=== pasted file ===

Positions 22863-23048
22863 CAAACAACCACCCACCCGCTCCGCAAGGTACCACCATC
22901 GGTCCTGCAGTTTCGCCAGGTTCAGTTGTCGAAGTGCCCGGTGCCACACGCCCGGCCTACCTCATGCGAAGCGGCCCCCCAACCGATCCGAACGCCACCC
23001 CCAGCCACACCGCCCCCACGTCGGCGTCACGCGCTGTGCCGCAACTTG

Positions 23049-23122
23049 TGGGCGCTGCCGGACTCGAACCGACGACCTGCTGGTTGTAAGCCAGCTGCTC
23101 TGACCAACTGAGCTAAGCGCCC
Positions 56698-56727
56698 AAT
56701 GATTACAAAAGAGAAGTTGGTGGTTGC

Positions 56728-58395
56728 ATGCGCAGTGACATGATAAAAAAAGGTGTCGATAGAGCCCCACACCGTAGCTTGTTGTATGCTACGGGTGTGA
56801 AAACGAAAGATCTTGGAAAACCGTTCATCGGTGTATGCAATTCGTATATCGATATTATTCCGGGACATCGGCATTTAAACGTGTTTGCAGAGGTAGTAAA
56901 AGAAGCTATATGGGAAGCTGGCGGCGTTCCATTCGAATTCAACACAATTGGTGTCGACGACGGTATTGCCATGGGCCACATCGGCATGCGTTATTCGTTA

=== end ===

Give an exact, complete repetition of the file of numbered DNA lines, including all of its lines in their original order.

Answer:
Positions 22863-23048
22863 CAAACAACCACCCACCCGCTCCGCAAGGTACCACCATC
22901 GGTCCTGCAGTTTCGCCAGGTTCAGTTGTCGAAGTGCCCGGTGCCACACGCCCGGCCTACCTCATGCGAAGCGGCCCCCCAACCGATCCGAACGCCACCC
23001 CCAGCCACACCGCCCCCACGTCGGCGTCACGCGCTGTGCCGCAACTTG

Positions 23049-23122
23049 TGGGCGCTGCCGGACTCGAACCGACGACCTGCTGGTTGTAAGCCAGCTGCTC
23101 TGACCAACTGAGCTAAGCGCCC
Positions 56698-56727
56698 AAT
56701 GATTACAAAAGAGAAGTTGGTGGTTGC

Positions 56728-58395
56728 ATGCGCAGTGACATGATAAAAAAAGGTGTCGATAGAGCCCCACACCGTAGCTTGTTGTATGCTACGGGTGTGA
56801 AAACGAAAGATCTTGGAAAACCGTTCATCGGTGTATGCAATTCGTATATCGATATTATTCCGGGACATCGGCATTTAAACGTGTTTGCAGAGGTAGTAAA
56901 AGAAGCTATATGGGAAGCTGGCGGCGTTCCATTCGAATTCAACACAATTGGTGTCGACGACGGTATTGCCATGGGCCACATCGGCATGCGTTATTCGTTA